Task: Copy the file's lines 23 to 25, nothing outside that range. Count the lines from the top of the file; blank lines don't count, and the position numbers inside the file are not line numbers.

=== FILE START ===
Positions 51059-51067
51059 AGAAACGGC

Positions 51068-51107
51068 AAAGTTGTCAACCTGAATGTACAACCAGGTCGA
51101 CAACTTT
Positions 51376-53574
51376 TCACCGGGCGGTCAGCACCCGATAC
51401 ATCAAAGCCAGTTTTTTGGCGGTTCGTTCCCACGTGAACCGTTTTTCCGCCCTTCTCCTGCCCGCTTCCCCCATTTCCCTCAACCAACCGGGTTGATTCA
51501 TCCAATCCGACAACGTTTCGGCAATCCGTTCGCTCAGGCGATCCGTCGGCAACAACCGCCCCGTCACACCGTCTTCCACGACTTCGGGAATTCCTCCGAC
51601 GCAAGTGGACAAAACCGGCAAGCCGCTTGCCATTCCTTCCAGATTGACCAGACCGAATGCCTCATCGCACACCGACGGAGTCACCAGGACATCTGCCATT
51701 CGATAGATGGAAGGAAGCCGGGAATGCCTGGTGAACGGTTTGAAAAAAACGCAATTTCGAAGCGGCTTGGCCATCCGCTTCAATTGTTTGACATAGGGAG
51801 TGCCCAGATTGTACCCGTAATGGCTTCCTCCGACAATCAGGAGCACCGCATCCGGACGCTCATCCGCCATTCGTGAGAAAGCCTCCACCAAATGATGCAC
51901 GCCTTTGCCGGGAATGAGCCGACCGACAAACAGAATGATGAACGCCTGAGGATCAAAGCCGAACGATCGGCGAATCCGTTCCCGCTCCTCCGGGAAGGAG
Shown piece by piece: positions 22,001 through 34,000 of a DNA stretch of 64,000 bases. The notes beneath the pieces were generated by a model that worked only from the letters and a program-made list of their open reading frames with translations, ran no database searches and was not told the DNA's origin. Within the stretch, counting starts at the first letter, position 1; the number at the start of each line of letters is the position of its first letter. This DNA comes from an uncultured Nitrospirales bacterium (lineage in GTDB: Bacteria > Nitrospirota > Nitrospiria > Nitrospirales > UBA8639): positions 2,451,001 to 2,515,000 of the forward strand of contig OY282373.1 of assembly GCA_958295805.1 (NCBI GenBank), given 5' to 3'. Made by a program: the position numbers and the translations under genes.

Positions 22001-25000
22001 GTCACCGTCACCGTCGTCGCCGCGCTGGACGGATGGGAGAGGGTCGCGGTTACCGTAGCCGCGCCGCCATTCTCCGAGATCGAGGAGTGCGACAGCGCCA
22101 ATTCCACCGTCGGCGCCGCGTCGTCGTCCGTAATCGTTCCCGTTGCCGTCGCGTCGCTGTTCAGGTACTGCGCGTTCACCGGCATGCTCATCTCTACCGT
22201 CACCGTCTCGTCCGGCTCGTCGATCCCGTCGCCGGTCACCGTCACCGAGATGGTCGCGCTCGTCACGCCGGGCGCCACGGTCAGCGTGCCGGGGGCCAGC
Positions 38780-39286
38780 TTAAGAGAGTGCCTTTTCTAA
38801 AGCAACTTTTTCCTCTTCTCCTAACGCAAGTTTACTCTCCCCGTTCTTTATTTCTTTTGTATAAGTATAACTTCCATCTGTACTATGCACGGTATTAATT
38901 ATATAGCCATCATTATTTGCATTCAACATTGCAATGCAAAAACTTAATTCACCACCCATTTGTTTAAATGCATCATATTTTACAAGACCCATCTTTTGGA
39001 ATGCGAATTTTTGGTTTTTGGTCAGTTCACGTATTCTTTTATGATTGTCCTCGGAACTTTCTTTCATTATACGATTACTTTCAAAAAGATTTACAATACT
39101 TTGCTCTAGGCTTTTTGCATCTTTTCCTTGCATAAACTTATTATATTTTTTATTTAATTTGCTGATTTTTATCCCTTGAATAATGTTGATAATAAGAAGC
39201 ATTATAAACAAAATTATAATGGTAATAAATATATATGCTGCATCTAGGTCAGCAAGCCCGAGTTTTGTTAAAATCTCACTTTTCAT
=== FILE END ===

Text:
39001 ATGCGAATTTTTGGTTTTTGGTCAGTTCACGTATTCTTTTATGATTGTCCTCGGAACTTTCTTTCATTATACGATTACTTTCAAAAAGATTTACAATACT
39101 TTGCTCTAGGCTTTTTGCATCTTTTCCTTGCATAAACTTATTATATTTTTTATTTAATTTGCTGATTTTTATCCCTTGAATAATGTTGATAATAAGAAGC
39201 ATTATAAACAAAATTATAATGGTAATAAATATATATGCTGCATCTAGGTCAGCAAGCCCGAGTTTTGTTAAAATCTCACTTTTCAT